What Is Heart Disease?

What Is Heart Disease?

Heart disease, also known as cardiovascular disease, is a leading killer of both men and women in the U.S. About 600,000 Americans die of heart disease every year, according to the Centers for Disease Control and Prevention (CDC). With so much at stake, there’s no better time than now to be aware of the warning signs of heart disease and start reducing your risk.

Heart disease refers to a number of conditions that affect the heart. This includes diseases of the blood vessels or arteries, heart defects that you’re born with, and heart rhythm problems, among others.

 People with heart disease are at risk of both sudden cardiac arrest and heart attacks. During sudden cardiac arrest, the heart stops beating abruptly and blood stops flowing to the brain and other organs. Heart attacks occur when blood flow to the heart is blocked.

Sudden cardiac arrest may occur after a heart attack, and most people who experience sudden cardiac arrest die within a few minutes without resuscitation from CPR or a defibrillator. Most sudden cardiac deaths occur in men.

We interviewed a bunch of kids to find out their thoughts. Their adorable reactions inspired us to learn more about the heart ourselves!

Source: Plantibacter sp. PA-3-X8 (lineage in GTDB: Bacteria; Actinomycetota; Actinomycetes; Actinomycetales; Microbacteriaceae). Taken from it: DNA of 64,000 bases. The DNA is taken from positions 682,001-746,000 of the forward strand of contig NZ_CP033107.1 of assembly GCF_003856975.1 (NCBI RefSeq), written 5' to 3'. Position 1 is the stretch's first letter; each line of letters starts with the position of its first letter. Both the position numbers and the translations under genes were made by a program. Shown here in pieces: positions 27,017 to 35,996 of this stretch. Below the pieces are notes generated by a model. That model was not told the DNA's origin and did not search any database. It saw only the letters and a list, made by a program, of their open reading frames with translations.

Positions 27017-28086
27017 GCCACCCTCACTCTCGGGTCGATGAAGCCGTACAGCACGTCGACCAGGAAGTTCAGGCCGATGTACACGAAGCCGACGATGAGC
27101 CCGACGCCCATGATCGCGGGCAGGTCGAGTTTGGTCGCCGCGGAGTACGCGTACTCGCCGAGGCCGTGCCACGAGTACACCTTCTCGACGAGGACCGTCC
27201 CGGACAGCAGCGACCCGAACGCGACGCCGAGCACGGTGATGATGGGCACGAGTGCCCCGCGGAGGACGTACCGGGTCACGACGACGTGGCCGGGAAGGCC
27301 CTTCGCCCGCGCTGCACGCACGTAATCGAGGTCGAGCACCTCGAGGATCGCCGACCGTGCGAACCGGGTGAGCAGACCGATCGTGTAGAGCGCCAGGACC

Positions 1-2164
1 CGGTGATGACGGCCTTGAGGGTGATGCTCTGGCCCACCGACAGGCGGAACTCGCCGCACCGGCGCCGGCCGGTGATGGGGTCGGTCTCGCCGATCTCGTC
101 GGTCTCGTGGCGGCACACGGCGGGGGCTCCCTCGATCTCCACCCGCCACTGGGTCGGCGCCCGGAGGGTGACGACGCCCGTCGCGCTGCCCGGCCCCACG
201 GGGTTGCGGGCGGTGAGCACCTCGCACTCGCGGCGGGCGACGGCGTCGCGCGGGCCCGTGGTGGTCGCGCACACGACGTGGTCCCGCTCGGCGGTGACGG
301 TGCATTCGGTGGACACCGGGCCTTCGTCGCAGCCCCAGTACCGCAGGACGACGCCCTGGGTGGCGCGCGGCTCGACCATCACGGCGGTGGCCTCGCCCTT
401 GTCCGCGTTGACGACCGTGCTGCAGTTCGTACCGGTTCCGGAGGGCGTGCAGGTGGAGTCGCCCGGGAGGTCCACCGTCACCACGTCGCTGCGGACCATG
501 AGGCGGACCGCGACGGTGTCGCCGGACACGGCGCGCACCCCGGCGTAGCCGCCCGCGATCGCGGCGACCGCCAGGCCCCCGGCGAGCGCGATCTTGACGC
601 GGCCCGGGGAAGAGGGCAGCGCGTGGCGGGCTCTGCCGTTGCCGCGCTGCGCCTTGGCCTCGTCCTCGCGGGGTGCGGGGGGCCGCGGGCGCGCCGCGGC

Could a Heart Attack or Sudden Cardiac Arrest Happen to Me?
While some risk factors of heart disease, such as family history, are unchangeable, there are many risk factors that can be modified—at any age.

Roughly half of Americans have one of the three main—and preventable—risk factors of heart disease:

Other risk factors include:

In addition, a lack of exercise and poor diet can cause plaque to form in arteries. This can happen as early as adolescence, paving the way for a possible heart attack in a few decades. What’s more, while most people who die from heart disease are 65 or older, nearly 20% are younger.

The statistics are overwhelming for both men and women. In the U.S., about half of the hundreds of thousands of men and women who have a heart attack die. Women’s risk for heart attack rises after age 55. For women under age 50, heart attacks are twice as likely to be fatal than for men. Meanwhile, the risk for heart attack in men increases after age 45.

 How Can I Help Myself?

These recommendations from the American Heart Association may help to get your heart in shape:

  • Move every day
  • Quit smoking
  • Follow a healthy diet
  • Maintain a healthy weight
  • Reduce stress
  • Reduce blood cholesterol
  • Lower high blood pressure
  • Manage diabetes
  • Limit alcohol

Finally, if you have any of the risk factors for heart disease, talk to your doctor about setting goals and managing your condition.

 

Originally published February 17, 2016

Anonymous